The loom obsession is only getting worse. I'm leaning toward the 20" Schacht Flip this week ;)

Exhibit A

I gave up on locating my charger and bought bad batteries to produce some evidence of stuff being made into other stuff.

I bought some Posy Toes Bamboo Sock fibre from a fellow Raveller. It was exactly my colours in person, deep blue and green and magenta-ish purple. It came in three identical batts, perfect for 3-ply. This is one of them:

I tried a fractal-ish technique, spinning one single with short colour repeats and two with long ones. When I plied them together it was obvious that it would take much more exact spinning than mine to make a perfect repeating pattern this way in a 3-ply, but I love the way it turned out. It's nice round solid yarn, and too pretty to be worn out by my feet, so I think it will end up as fingerless gloves eventually.

18 August 2009


I've been knitting and spinning my arse off, but without much in the way of documentation. I just can't seem to get a camera, batteries, natural light and yarniness in the same place at the same time. Two developments need recording, however:

* I am never knitting anything for anyone else ever again (with exceptions for babies and unsolicited surprises - and one unwisely promised pair of socks). I am reaffirming my Selfish Knitter status because an uncharacteristic run of knitting stuff for other people (from patterns!) has given me a chilling glimpse of what it would be like to be put off knitting completely. I'm a messer, not a planner, and I need a bit of greed and a lot of curiosity to get me going.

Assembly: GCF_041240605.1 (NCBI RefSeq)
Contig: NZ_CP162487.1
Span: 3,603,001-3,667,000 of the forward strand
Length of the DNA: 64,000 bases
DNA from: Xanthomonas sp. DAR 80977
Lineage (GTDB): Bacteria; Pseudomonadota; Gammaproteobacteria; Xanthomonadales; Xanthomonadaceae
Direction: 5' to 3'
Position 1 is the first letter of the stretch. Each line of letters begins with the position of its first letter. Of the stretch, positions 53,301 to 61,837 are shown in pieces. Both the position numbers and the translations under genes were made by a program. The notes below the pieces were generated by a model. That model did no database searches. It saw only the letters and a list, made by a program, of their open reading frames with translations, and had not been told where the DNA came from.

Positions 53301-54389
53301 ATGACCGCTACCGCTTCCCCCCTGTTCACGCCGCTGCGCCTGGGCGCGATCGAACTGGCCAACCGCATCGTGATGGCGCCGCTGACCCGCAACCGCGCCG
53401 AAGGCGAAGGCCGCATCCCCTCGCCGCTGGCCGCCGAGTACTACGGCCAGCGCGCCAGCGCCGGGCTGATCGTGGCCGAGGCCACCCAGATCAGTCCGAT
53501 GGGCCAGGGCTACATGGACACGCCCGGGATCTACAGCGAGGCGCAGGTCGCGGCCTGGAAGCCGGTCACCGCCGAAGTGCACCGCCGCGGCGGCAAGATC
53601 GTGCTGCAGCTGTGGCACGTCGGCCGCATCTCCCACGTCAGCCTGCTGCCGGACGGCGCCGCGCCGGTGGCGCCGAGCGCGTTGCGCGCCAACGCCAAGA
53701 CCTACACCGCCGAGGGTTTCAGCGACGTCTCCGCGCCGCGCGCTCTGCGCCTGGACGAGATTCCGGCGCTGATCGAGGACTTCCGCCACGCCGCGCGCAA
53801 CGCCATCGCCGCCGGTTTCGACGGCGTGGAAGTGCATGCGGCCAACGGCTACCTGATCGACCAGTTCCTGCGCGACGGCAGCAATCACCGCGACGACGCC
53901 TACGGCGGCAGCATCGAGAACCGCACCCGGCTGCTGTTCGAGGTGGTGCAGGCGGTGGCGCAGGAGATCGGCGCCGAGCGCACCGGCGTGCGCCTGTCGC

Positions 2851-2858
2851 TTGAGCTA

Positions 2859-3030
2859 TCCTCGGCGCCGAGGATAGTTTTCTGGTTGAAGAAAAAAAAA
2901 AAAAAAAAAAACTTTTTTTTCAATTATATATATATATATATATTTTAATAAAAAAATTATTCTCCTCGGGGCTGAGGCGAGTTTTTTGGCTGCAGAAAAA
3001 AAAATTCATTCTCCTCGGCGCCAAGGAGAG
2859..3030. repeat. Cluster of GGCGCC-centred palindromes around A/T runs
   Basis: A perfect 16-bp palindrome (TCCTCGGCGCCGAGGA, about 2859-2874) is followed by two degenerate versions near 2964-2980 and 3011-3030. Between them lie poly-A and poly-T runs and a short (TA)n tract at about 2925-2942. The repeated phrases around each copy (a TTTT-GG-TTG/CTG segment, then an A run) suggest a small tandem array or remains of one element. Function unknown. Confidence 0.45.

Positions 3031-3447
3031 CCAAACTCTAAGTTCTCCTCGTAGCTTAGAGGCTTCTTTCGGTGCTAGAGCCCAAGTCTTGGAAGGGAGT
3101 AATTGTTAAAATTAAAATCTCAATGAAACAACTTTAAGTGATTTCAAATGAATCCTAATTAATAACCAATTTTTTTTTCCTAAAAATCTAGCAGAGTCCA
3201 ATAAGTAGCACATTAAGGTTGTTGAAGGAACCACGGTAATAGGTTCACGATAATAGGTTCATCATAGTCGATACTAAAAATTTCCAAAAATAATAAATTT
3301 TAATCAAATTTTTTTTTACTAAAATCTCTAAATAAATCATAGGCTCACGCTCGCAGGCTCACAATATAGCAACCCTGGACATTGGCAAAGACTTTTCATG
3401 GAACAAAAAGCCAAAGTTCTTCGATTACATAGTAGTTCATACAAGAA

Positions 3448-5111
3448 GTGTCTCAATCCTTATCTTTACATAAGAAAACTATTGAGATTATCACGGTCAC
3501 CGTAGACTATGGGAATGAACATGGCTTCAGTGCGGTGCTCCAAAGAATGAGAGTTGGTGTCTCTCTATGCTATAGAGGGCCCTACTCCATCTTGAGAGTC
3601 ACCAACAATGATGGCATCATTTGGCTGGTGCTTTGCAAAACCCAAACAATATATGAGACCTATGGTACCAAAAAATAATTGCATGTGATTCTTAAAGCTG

* It's finally happened. I was pottering about on Ebay the other day, and found myself idly looking at looms. This led to a little foray into the rigid heddle group on Ravelry, and the gradual admission that I would like to learn to weave. I suspected this would happen one day but I never had the slightest interest before - it's like some crafty version of the fabled biological clock. The Ashford Knitters' Loom looks like somewhere to start. Santa Claus might chip in...